Thursday, 12th January 2017
Speculation mounts over Omani finances, succession and Saudi relations
The Ministry of Finance in Muscat has been forced to deny a report by the Reuters news wire that the sultanate has held talks with Kuwait, Qatar and Saudi Arabia over placing a multi-billion dollar deposit with Central Bank of Oman (CBO) to help fill a hole in public finances. Citing Qatari and Omani sources, Reuters said the move would help to shore up CBO’s foreign exchange reserves and head off pressure on the rial. However, Muscat dismissed the story, releasing a statement on 10 January which said “there have not been any negations… the sultanate has enough reserves”. It added that the rial did not face any risks.
The sultanate’s financial position is far from strong. Sultan Qaboos Bin Said Al-Said issued a decree ratifying the 2017 state budget on 31 December. The budget forecasts spending of OR11.7bn ($30bn) but revenues of just OR8.6bn, resulting in a deficit of some OR3bn. This is at least lower than the OR4.8bn deficit recorded in the first ten months of 2016, but still highlights Oman’s fiscal weakness at a time of relatively low oil prices.
Developments in Oman ultimately come back to what might happen when Sultan Qaboos is no longer there to provide reassurance and stability; this episode is no different. Locals and international investors alike want to know how the sultanate might be shaped under the next ruler and what approach they might take on key decisions. Now aged 76, the sultan celebrated 45 years on the throne last summer (GSN 1,020/7). He appears in reasonably good health, despite a series of long stints abroad for medical treatment from 2014-16 (GSN 1,013/4). However, doubts about Qaboos’s health are simply a fact of life in Muscat.
Who might take over next is a thorny issue. Foreign minister Yousef Bin Alawi told Saudi Arabia’s Okaz newspaper in October that the succession was “arranged in a clear way” (GSN 1,024/6). But the handover process in Oman is easily the most opaque in the region, despite the limited range of plausible candidates in what is one of the smaller royal families. Qaboos has no children (although some locals in Muscat have been known to fantasise that a previously unknown progeny will somehow emerge after his death); he has never publically named an heir.
One name that is being more frequently mentioned in some diplomatic circles of late is Taimur Bin Assad, son of Qaboos’s first cousin Assad Bin Tariq. Assad and his brothers Haitham and Shihab have long been thought of as potential successors to the sultan. Given that the ruling family is not very big and acceptable candidates are few, there has always been a chance the succession could jump a generation. Taimur is half-Dhofari and his father is popular with the interior tribes.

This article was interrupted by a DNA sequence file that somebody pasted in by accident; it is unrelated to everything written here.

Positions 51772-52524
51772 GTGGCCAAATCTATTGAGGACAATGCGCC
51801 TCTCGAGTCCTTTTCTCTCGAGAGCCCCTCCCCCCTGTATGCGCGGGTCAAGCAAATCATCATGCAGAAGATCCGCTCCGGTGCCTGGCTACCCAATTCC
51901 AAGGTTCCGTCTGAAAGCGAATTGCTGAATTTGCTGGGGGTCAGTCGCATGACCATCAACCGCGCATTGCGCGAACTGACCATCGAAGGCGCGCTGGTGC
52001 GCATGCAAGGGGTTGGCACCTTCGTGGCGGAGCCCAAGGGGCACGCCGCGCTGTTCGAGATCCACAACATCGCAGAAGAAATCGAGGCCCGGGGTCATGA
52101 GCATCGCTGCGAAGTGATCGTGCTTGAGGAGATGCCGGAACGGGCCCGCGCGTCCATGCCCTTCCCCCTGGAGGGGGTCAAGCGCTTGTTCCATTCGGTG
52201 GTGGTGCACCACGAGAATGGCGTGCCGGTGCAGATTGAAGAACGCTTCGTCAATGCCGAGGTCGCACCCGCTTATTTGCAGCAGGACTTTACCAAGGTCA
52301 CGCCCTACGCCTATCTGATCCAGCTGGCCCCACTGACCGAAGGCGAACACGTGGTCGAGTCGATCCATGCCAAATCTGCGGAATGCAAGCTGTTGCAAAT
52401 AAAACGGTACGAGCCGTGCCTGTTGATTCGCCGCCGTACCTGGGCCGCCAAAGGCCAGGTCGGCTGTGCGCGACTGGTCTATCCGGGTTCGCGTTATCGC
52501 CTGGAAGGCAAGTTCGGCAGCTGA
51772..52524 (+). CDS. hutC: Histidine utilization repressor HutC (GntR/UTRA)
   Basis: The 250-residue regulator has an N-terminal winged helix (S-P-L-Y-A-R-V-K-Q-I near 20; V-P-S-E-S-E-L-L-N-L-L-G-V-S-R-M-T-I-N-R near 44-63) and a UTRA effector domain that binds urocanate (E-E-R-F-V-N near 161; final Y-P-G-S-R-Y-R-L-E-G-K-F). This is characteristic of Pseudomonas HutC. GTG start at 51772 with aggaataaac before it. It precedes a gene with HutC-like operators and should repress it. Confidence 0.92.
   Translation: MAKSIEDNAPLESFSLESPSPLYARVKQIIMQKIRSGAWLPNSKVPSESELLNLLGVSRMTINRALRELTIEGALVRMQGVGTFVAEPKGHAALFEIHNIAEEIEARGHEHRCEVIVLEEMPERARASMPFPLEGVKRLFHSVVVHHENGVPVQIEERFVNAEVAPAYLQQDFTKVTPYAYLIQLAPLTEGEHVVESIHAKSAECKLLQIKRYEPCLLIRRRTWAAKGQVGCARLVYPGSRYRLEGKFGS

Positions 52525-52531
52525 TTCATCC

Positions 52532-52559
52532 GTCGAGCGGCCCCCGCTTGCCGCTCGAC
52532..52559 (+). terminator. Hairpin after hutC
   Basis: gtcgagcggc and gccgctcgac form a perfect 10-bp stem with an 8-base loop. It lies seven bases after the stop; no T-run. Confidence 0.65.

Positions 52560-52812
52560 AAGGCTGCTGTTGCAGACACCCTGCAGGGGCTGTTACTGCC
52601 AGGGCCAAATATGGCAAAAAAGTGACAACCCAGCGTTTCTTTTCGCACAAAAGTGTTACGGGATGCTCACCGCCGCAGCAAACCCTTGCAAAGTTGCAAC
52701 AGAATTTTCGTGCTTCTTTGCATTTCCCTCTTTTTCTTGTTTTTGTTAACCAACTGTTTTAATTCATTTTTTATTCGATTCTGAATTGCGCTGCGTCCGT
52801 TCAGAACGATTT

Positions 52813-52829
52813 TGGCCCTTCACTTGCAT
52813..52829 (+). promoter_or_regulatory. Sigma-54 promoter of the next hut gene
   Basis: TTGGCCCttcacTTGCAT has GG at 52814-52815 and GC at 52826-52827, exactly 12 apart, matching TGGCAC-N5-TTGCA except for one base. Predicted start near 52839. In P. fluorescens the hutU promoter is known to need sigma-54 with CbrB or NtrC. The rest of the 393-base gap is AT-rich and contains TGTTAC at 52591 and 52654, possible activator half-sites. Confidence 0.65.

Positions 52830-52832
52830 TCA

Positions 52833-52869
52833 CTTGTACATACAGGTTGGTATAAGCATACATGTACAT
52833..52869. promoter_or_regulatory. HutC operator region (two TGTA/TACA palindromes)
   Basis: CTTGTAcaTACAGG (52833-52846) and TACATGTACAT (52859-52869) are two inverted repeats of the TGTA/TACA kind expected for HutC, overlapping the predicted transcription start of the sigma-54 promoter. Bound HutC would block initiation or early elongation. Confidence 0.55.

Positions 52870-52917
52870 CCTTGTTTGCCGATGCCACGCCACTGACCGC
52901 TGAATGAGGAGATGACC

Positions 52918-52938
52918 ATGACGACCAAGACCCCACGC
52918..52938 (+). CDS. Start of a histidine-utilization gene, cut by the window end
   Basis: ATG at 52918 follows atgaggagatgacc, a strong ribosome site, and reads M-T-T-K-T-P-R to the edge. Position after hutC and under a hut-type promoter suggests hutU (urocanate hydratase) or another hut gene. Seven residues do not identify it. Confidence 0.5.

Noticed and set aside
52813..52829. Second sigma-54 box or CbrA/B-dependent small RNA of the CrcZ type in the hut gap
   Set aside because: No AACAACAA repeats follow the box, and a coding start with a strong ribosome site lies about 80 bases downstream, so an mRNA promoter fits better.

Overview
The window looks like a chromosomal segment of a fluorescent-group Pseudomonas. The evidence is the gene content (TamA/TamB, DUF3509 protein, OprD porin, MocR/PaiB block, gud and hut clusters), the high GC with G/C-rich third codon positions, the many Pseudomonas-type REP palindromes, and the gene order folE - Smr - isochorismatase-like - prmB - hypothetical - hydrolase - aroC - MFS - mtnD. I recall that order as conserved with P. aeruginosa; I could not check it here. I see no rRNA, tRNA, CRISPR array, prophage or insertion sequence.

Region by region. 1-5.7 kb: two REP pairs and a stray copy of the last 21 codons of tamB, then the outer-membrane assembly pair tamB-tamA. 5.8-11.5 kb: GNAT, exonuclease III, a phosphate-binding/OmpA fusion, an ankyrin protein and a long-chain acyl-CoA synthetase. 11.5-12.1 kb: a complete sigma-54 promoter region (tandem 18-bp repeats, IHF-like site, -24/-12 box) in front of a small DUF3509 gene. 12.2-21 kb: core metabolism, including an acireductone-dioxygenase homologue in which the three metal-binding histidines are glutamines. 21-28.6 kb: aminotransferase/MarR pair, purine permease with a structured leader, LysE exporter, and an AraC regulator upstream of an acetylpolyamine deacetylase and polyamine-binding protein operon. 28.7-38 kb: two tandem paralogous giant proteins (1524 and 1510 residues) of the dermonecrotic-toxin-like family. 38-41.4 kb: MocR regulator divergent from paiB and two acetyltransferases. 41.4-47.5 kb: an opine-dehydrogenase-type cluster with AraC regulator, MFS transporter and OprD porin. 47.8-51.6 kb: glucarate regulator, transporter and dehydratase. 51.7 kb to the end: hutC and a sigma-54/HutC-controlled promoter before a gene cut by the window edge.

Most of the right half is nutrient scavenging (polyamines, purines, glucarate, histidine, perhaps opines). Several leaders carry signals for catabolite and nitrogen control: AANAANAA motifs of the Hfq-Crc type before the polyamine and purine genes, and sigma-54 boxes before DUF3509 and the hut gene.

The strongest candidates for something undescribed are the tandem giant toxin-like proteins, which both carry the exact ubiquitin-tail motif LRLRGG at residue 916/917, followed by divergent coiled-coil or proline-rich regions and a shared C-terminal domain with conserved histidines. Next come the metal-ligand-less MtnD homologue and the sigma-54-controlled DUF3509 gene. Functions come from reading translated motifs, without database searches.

Any new leader will quickly have to form a relationship with other Gulf Co-operation Council (GCC) states, particularly Saudi Arabia. There has been a good deal of tension between Muscat and Riyadh ever since Saudi Deputy Crown Prince and defence minister Mohammed Bin Salman launched his war in Yemen in March 2015. Oman has theoretically stayed on the sidelines in the dispute – and garnered praise from the United States and others over its assistance in extracting western hostages held captive by Houthi rebels – but Riyadh suspects that Muscat is, at best, turning a blind eye to weapons being smuggled through the Dhofar region to rebel groups in the conflict zone.
Saudi Arabia needs someone to act as an interlocutor with the Houthis and perhaps should be more thankful that Muscat is willing to take on that role. Junior Foreign and Commonwealth Office minister Tobias Ellwood echoed sentiments previously voiced by US secretary of state John Kerry when he praised Oman’s role during a debate in the United Kingdom’s parliament on 10 January. Ellwood paid tribute “to the work that Oman has done through its discussions, bringing the Houthis to the table so that we can get something secure for the ceasefire that we are all searching for.” He described Oman, along with Saudi Arabia and the UAE, as “the key nations providing support”.
Riyadh continues to take a far dimmer view of Muscat’s connections with the Houthis. Qaboos is expected to hold a meeting with King Salman Bin Abdelaziz in the coming weeks when the Yemen issue could be thrashed out. But even if Riyadh is able to pressure Muscat to adopt a policy more amenable to promoting its coalition, whether by offering the carrot of financial aid or perhaps by wielding a big stick, Qaboos has created a modern Oman that is unlikely to simply and unthinkingly toe the line.
Qaboos’s Oman has grown to value its independence of action. Whether the next ruler will have the cunning or the confidence to do the same is unknowable for now, but is perhaps the biggest question hanging over the succession process. Neither will the country’s weak financial position make his life any easier.